GE Capital Services Corp., a U.S. nonbank financing giant, was at one time planning to purchase Nissan Motor Co.’s head office building, sources close to the companies involved said Tuesday.
However, only a few days before it was to close the deal, GE Capital backed off, saying its New York headquarters would not give approval, the sources said. The Nissan building was eventually sold last week to Mori Building Development Co. and its affiliate Mori Building Sangyo Co.
GE Capital’s cancellation may be an indication that foreign investors are becoming more cautious and selective in their real estate investments here, analysts say.
Last week, Nissan sold the newer of its two head office buildings in Tokyo as part of its corporate restructuring plan. The building, which stands on a 3,200-sq.-meter plot on the east side of the Ginza shopping district, fetched 14.65 billion yen from the Mori Building group, bringing the nation’s second-biggest automaker a 7.185 billion yen profit.
Under the initial sales plan, however, Mori Building Sangyo was supposed to purchase 50 percent of the office building and GE Capital the remaining 50 percent, the sources said.
But because GE Capital gave such short notice on its cancellation, Mori Building Sangyo could not find another investment partner for the building quickly enough, and Mori Building Development reportedly decided to bear the additional 7 billion yen, the sources.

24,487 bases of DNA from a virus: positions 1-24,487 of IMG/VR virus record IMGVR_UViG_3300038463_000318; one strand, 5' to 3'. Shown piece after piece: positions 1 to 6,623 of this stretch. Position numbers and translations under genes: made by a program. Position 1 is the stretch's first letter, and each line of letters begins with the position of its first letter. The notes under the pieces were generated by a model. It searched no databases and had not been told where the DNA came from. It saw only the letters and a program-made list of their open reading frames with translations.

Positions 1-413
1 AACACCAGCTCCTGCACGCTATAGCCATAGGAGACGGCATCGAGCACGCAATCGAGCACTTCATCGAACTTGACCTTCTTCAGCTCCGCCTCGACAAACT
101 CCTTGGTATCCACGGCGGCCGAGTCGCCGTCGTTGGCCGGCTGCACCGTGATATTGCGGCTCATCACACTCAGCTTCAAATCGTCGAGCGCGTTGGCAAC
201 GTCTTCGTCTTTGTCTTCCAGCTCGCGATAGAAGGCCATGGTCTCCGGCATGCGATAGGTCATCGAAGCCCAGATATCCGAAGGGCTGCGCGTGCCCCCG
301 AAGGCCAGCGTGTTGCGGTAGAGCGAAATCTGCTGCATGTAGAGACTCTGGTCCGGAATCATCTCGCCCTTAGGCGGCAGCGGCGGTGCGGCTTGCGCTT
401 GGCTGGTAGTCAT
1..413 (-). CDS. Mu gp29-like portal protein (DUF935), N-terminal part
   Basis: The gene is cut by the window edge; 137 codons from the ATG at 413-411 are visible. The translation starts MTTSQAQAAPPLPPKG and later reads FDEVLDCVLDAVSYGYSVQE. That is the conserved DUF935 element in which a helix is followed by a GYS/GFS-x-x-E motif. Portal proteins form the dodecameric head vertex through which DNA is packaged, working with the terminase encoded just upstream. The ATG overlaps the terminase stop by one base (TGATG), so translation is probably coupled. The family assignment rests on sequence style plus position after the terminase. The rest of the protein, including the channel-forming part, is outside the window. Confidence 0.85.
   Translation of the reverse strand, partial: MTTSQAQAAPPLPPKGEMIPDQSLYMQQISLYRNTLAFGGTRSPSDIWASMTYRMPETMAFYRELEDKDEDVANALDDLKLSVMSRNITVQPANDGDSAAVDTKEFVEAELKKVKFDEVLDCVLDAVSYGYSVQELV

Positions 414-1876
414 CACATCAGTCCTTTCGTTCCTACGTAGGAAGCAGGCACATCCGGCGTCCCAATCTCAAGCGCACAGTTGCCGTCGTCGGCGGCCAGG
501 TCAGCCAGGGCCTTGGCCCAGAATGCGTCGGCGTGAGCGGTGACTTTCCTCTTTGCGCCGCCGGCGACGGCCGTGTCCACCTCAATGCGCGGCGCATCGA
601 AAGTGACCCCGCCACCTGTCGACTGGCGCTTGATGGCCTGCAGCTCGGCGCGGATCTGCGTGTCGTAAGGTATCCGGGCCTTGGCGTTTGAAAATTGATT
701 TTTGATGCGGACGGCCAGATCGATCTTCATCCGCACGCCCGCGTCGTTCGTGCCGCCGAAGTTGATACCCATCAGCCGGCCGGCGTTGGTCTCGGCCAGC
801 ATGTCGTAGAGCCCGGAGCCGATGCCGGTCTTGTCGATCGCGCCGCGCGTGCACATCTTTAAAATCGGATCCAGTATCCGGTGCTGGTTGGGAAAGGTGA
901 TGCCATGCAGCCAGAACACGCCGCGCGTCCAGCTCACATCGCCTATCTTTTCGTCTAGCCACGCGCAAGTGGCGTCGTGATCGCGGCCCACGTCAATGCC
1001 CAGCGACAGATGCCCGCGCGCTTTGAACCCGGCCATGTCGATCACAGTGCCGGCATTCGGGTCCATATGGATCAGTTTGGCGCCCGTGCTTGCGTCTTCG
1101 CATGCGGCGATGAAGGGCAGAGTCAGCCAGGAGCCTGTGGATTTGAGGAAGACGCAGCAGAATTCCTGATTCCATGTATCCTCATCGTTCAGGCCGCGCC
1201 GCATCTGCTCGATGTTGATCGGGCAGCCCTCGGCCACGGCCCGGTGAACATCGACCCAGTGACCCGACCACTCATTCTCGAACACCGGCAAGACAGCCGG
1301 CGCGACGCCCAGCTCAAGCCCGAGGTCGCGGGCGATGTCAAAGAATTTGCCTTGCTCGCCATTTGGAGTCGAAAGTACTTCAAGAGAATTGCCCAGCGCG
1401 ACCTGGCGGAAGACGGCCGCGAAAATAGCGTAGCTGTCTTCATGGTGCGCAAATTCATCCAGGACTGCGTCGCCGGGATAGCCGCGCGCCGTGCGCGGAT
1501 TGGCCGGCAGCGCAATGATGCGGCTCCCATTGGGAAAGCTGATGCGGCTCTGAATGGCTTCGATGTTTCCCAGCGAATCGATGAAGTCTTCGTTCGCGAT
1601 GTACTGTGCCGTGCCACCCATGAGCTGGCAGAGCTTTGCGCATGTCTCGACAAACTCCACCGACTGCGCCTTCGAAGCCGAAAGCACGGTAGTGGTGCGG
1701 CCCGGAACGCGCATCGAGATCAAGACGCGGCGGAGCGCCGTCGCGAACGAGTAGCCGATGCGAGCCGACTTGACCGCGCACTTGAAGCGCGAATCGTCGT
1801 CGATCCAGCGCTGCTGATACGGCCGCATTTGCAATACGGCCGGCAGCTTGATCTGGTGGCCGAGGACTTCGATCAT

Despite the advantage of being situated near the center of the upscale shopping district, some real estate analysts say that demand is low for office space in east Ginza. If Nissan stopped leasing the building, some analysts say, Mori Building firms would have had difficulty finding tenants.
In the expectation of profiting from investments in low-priced Japanese assets and benefits from the government’s ongoing “Big Bang” financial deregulation, many U.S. and European financial institutions have been aggressively hunting for prime real estate investments.
In the Nissan case, the sources say, GE Capital had planned to work together with Mori Building because of the complex Japanese business practices required in acquiring Tokyo real estate. It is now uncertain whether the two will pursue that or any other alliance, they added.
Despite the hurried hiring of Japanese real estate experts over the past few years, only a few seem to be successful in generating the expected returns from these shopping sprees, industry sources say. “Currently, many international investors are not in the condition to take huge risks here due to the recent Russian economic crisis. In addition, nobody thought that Japanese real estate prices would keep falling like this,” said Yoshihiro Hashimoto, a senior equity analyst at Merrill Lynch Japan, Inc.
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